There's a local restaurant here in Richmond that I absolutely love; Edo Squid's. Typical of most of my favorite restaurants; I get the same dish every time I go. This particular dish is very simple. It's called spaghetti with marinara. It always comes out piping hot and has plenty of flavor, which consists mostly of garlic. Lately, most of the jarred marinara I get from the grocery stores just haven't been doing it for me. So, I've been wanting to find a recipe that resembles Edo's marinara. I found it. Thanks to my mom trying it while visiting her sister. She told me about this recipe she made out of one of our favorite cookbooks; The New Best Recipe. She thought it was better than Edo Squid's version, so I had to try it. The verdict is in and I have to say it very much resembles Edo's. I think I would have to make it again to determine if it surpasses Edo's version. But, it was very delicious and flavorful. My only complaint; there wasn't enough juice to soak up with my bread. I think this is because I incorporated the fettucini in the sauce as opposed to just pouring the sauce on top of the fettucini. Normally, I would use spaghetti, but I wanted to get rid of my fettucini. Please try it...it was very good!
2 pounds tomatoes - You are allowed to use any tomato as long as it's ripe and flavorful. I just used the cheapest, which was Roma tomatoes.
3 Tbsp Extra Virgin Olive Oil
2 medium sized garlic cloves, minced
2 tbsp fresh Basil, chopped
Salt to taste
The New Best Recipe has a very long explanation on why you have to boil the tomatoes. Just do as they say, they're never wrong. :)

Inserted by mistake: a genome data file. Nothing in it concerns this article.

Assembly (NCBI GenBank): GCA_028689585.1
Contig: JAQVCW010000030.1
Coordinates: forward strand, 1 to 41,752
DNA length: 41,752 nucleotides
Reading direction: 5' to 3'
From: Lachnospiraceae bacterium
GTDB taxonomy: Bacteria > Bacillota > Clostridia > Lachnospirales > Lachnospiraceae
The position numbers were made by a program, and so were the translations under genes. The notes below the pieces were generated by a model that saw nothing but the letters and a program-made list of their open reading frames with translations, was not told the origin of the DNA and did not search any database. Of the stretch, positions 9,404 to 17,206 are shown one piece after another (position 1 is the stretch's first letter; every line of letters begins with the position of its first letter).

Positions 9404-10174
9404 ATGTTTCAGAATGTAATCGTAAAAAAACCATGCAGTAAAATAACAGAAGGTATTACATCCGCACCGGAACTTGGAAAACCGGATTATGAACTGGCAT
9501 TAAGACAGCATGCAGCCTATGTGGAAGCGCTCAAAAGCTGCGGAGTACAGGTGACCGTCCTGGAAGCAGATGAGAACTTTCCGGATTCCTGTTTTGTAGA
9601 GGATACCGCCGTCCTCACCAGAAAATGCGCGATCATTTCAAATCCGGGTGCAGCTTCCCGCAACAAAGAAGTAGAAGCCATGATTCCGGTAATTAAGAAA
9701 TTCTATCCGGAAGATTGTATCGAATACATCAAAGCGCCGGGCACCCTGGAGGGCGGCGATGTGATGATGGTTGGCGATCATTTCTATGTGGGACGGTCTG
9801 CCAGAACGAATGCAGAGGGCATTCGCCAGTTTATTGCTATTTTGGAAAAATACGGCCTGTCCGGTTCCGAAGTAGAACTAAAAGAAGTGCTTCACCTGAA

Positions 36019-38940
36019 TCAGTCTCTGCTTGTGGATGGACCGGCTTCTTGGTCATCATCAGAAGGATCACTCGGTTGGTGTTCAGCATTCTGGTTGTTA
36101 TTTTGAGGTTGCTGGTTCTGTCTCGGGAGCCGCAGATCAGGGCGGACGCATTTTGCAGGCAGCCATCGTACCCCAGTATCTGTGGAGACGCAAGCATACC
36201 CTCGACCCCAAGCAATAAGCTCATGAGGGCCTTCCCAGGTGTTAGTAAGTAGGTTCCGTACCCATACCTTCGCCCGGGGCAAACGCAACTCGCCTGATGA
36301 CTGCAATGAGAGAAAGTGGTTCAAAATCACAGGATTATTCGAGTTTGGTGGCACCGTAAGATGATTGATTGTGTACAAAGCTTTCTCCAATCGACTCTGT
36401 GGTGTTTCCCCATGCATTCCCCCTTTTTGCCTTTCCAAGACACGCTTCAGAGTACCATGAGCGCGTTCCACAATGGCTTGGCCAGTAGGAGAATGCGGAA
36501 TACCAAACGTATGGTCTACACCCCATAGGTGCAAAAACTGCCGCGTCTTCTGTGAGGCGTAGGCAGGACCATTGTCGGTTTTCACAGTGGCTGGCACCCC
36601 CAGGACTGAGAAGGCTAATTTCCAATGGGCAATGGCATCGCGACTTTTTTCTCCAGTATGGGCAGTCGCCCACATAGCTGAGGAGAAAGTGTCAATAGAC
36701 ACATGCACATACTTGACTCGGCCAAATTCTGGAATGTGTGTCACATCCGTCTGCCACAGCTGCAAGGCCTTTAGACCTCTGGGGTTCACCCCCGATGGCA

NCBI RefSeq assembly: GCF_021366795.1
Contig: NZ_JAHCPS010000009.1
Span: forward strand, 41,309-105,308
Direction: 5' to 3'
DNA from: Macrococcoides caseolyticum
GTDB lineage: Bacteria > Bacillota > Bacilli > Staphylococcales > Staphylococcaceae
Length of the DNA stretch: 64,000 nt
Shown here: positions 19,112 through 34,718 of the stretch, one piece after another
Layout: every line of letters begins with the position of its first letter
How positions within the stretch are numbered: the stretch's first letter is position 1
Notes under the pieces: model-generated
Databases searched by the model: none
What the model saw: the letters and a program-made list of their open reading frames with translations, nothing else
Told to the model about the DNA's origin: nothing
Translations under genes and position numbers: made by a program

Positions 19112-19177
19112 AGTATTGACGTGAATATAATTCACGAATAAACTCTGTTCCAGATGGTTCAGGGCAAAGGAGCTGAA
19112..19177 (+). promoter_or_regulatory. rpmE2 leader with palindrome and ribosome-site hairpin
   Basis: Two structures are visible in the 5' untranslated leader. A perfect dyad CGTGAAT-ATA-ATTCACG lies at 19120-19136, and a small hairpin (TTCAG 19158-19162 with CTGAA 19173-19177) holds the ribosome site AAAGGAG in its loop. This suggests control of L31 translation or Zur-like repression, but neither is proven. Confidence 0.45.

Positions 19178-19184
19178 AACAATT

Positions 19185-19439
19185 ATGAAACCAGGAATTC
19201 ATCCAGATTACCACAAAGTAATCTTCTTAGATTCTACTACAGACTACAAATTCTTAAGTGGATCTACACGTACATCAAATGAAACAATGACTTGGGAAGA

Prepare the tomatoes by taking out the core, and then place about 5 at a time into a pot of boiling water for about 20 seconds. Remove and immediately place into a bowl filled with ice water. Don't fill it up too high otherwise when you put the tomatoes in; the water will spill onto the countertop. I learned this the hard way. Once you are finished with the tomatoes, take a pairing knife and gingerly slice the skin off of the tomatoes. The Cook Illustrated authors suggest dipping the paring knife into the ice bath before slicing the skin off. They think it's easier to slice the tomato this way. I'm not so sure it helped all that much. The cookbook suggests cutting the tomatoes in half and removing seeds. I did this, but then cut again into quarters.
In a decent size skillet; place the 2 cloves into 2 tbsp olive oil over about medium-low heat and saute...but do not brown the cloves. Turn up the heat to medium-high and place the tomatoes into skillet and cook for about 10 minutes until the tomato juices dissolved. I wasn't entirely sure if the tomato juices had dissolved. But, after about 12 minutes I figured it was safe to turn the heat back down to warm, add the basil and salt to taste, and cover the skillet with a lid and cook for about 20 minutes. At this point I set up my pot to boil my pasta.
The Cook Illustrated author suggests that if you are using penne then this version works great. However, if you are using a fettucini or spaghetti then they suggest pureeing the sauce in a blender or food processor. I pureed about half the sauce, because I wanted some chunks in the marinara. Perhaps I should have pureed the entire batch as this probably would have made it more juicy. Add the pasta and stir together to incorporate. I also would have preferred just pouring the sauce over the pasta instead of dumping the entire pasta into the sauce. It was an excellent recipe.
(Click here for printable recipe)